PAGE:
Moses was an archetype of me and Isaac, you know, he was being sacrificed? Well, that was God giving you a picture of what’s going to happen with me. I mean, I would give just about anything to be in the room with Jesus that day, to sit at that table, to ask him questions. The discussion obviously goes really good because verse 4 he says Andrew, Simon Peter’s brother, who, by the way, Andrew is the first person who ever follows Jesus. But he will forever be known as Simon Peter’s brother because Simon Peter kind of cast a pretty big shadow.
He was one of the two who had heard what John said and who had followed Jesus. I love this next line. The first thing Andrew did was to find his brother Simon and go tell him, we have found the Messiah. That is the Christ. Andrew is convinced by a night of engaging with Jesus that Jesus really is who John the Baptist said he was.
He goes to find his brother, which means that Simon is probably with John the Baptist. Maybe he was one of John the Baptist’s disciples. They go back from where Jesus is staying, back to the banks of the Jordan River, and he finds Simon. Maybe he wakes him up. Is he sleeping?
I don’t know. But he’s like we have found the Messiah. Messiah is a Hebrew word. Christ is the Greek word. Both of them mean the same thing.
Anointed one. We have found the anointed one. No equivocation, no hesitation, no doubt. This is the one we have been looking for. I’ve examined him.
I know who he is. And so what does it say? He found him in the next line and he brought him to Jesus.
This, by the way, is how the Kingdom grows. It’s you being convinced of Jesus telling someone about Jesus and bringing them to Jesus. This is how it happens. Certainly you have preachers who preach to crowds, but that’s not really how the Kingdom grows. The Kingdom grows one soul at a time, one person talking to another person about what they found in Jesus.
Are you out of practice in that Avenue? I imagine many of us are considering the Pandemic, but I want to encourage you. If you have been blessed by Christ, tell someone about it. If your life has been changed through the Ministry of Jesus, open your mouth and have a conversation with someone else. This is how the Kingdom grows.
And so here comes Andrew. He’s dragging Peter along. Jesus looks at him, at Simon and says, you are Simon, son of John or son of Jonah. You are Simon. That must have been caused for a little shock from Peter.
Hey, how do you know who I am? No worries. You will be called Cephas, which translated is Peter. You will be called Cephas. Cephas is an Aramaic word.
Peter is the Greek form of the same word. Both of the words mean the same thing. You will be called rock or stone. Jesus is predicting what Peter will become. It’s going to be a tough journey, certainly for Peter to get there.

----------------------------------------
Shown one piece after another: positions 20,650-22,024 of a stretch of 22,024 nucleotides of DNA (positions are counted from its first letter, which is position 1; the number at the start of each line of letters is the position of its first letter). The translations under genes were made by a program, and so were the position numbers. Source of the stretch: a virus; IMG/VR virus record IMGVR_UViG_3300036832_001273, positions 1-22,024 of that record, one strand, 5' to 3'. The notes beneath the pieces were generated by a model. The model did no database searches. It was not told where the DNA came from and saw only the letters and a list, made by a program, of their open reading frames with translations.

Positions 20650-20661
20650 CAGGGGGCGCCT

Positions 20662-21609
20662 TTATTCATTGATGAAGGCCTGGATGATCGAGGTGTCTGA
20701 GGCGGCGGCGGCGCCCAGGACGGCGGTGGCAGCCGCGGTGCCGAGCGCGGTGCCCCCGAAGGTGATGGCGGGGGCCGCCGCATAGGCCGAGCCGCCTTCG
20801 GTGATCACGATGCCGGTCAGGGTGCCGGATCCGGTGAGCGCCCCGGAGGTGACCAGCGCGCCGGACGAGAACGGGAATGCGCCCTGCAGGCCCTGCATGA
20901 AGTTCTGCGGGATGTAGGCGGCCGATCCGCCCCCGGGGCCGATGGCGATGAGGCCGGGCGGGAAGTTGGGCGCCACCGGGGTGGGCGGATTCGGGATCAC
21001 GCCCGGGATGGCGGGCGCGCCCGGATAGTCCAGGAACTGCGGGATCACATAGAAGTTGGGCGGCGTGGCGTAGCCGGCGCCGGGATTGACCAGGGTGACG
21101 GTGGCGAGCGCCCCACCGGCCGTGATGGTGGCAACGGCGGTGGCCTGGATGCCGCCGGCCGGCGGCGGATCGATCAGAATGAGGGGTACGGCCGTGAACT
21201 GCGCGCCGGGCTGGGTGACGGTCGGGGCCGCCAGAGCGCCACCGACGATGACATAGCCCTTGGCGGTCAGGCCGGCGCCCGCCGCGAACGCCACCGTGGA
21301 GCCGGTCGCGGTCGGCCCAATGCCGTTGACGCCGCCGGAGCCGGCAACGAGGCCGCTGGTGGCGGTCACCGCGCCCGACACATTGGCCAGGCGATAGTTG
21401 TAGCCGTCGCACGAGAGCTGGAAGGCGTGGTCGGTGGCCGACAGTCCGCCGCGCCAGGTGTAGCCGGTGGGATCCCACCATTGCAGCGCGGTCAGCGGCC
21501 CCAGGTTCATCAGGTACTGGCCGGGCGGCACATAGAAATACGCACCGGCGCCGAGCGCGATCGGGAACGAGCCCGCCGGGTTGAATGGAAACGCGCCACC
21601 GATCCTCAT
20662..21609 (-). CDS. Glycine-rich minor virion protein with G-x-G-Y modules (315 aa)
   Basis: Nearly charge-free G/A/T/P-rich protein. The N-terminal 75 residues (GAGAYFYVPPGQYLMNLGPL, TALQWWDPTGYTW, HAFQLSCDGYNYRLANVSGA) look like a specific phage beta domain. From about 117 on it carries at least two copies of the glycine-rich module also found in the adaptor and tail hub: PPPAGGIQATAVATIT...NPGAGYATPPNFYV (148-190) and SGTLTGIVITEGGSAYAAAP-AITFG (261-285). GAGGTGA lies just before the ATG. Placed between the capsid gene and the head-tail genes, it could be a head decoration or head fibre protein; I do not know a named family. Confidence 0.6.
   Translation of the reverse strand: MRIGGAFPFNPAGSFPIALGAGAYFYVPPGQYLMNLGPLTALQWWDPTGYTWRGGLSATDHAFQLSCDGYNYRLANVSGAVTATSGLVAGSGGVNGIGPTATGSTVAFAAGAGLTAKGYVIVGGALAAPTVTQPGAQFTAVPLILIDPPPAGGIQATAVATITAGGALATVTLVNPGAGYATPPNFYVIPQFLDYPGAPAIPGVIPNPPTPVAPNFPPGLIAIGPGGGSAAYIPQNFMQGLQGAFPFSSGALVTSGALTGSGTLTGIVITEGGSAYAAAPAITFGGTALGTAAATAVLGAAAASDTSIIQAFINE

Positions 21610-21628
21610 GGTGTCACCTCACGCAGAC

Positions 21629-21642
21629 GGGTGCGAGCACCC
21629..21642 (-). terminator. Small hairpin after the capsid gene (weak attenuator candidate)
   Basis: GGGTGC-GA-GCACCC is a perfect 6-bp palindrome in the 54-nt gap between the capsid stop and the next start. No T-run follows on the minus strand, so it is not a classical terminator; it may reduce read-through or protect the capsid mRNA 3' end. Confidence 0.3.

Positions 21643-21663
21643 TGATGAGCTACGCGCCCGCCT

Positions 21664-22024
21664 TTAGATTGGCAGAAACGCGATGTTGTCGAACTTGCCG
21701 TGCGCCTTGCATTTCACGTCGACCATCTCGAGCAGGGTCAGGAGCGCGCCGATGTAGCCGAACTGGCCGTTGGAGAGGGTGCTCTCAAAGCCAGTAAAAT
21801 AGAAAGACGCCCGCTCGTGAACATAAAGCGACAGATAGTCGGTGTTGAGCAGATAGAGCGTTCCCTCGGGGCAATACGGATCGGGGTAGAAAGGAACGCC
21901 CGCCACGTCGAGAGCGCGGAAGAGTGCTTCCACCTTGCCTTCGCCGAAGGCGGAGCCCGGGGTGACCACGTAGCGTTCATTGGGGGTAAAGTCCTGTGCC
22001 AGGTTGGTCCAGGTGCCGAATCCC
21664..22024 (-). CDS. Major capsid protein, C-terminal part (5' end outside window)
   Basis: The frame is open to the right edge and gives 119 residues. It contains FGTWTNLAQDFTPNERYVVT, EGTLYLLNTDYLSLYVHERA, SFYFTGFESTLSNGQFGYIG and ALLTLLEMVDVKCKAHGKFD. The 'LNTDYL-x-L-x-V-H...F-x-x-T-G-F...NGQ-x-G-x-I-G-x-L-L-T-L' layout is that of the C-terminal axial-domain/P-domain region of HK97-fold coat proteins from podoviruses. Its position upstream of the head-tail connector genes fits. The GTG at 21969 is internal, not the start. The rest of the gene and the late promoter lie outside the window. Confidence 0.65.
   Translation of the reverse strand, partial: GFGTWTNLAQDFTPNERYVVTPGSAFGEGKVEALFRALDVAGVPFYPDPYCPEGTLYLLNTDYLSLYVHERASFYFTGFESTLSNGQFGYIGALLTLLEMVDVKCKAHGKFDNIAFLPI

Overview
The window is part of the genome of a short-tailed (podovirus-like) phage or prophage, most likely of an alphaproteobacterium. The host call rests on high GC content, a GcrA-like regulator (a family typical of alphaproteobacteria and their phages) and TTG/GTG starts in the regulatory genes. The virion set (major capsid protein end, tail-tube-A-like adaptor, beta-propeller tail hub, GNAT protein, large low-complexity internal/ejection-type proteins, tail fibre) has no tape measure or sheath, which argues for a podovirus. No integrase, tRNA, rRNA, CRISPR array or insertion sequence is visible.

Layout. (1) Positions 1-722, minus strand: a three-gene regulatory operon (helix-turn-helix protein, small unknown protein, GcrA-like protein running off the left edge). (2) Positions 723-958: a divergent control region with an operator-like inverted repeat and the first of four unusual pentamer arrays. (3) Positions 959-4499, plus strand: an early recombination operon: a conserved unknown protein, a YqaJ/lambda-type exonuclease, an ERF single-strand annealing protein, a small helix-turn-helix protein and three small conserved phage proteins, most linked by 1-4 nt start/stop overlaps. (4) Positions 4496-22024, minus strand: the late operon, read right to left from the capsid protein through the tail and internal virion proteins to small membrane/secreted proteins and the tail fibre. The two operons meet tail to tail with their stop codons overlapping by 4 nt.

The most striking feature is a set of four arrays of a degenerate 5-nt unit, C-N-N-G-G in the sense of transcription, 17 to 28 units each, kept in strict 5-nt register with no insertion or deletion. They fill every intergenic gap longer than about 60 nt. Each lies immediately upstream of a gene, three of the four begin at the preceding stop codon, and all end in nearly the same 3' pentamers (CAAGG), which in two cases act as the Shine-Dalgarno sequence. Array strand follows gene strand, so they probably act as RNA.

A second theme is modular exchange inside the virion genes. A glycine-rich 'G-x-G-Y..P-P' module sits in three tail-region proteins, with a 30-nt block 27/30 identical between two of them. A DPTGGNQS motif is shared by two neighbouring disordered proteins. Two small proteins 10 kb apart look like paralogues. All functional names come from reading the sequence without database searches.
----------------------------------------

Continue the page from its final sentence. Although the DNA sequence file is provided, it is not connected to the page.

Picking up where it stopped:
But Peter will one day be a rock. And in Matthew chapter 16 through the confession of Peter, Jesus looks at him and says, you are a rock. You are him. You are Peter. And on the stone of your good confession.
On the rock of your confession, I will build my Church.
It’s pretty awesome. I love this and I love this so much because it reminds me of a principle of Jesus that even goes till today. Jesus is saying, I not only know you, but I know what you’re going to become.
Jesus doesn’t only know you, he knows what you’re going to become. Jesus has vision for your life in a world where not many people think of what you could be and not very many people hope for you. Jesus still has hope of you becoming something greater than you are right now. The end is in sight and it’s more glorious than you think it is. For Peter, it was becoming a rock and it’s pretty amazing.
This section concludes with that interaction. And then there’s another section and we’re not going to read it. We’re going to talk about it next week. See, this first little group is Andrew, John and Peter. Next week we’ll read about Philip and Nathaniel.
But there are more people that are in the same little group. People like James and Thomas. And altogether there will be at the end of Jesus Ministry, seven Galilean fishermen, seven absolute nobodies who start out as the core of the disciples of Jesus. Who become Apostles of Christ. Who become the first preachers of the gospel of Jesus, who become the first missionaries who take the message of Christ to the ends of the Earth.
It’s amazing to me as I look at this idea that God not only knows who you are, but who you will be. It’s amazing to me how the Lord chooses insignificant people. Because if I was building my dream team, it wouldn’t be these guys. It would be like John the Baptist. Like I would bring John the Baptist along.